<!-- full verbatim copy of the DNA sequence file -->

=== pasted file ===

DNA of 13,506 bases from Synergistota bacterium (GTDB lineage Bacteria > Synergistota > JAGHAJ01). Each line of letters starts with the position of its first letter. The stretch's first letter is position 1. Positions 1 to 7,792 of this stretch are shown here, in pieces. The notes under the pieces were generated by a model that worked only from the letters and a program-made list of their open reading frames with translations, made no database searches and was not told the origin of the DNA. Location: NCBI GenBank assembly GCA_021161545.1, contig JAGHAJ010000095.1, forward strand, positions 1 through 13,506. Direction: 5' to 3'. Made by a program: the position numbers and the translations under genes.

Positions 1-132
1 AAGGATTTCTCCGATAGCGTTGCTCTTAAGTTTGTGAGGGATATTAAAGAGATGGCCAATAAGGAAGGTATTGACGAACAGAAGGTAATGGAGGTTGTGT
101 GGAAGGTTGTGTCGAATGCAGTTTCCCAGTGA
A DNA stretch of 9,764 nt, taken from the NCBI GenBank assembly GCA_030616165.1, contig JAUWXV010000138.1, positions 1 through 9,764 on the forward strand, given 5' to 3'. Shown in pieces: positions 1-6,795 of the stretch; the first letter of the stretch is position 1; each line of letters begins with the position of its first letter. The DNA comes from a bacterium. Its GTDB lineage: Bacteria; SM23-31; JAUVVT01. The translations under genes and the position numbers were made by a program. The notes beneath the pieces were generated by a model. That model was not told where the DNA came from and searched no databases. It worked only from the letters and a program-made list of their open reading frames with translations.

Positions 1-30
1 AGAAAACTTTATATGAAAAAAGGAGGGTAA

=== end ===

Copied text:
DNA of 13,506 bases from Synergistota bacterium (GTDB lineage Bacteria > Synergistota > JAGHAJ01). Each line of letters starts with the position of its first letter. The stretch's first letter is position 1. Positions 1 to 7,792 of this stretch are shown here, in pieces. The notes under the pieces were generated by a model that worked only from the letters and a program-made list of their open reading frames with translations, made no database searches and was not told the origin of the DNA. Location: NCBI GenBank assembly GCA_021161545.1, contig JAGHAJ010000095.1, forward strand, positions 1 through 13,506. Direction: 5' to 3'. Made by a program: the position numbers and the translations under genes.

Positions 1-132
1 AAGGATTTCTCCGATAGCGTTGCTCTTAAGTTTGTGAGGGATATTAAAGAGATGGCCAATAAGGAAGGTATTGACGAACAGAAGGTAATGGAGGTTGTGT
101 GGAAGGTTGTGTCGAATGCAGTTTCCCAGTGA
A DNA stretch of 9,764 nt, taken from the NCBI GenBank assembly GCA_030616165.1, contig JAUWXV010000138.1, positions 1 through 9,764 on the forward strand, given 5' to 3'. Shown in pieces: positions 1-6,795 of the stretch; the first letter of the stretch is position 1; each line of letters begins with the position of its first letter. The DNA comes from a bacterium. Its GTDB lineage: Bacteria; SM23-31; JAUVVT01. The translations under genes and the position numbers were made by a program. The notes beneath the pieces were generated by a model. That model was not told where the DNA came from and searched no databases. It worked only from the letters and a program-made list of their open reading frames with translations.

Positions 1-30
1 AGAAAACTTTATATGAAAAAAGGAGGGTAA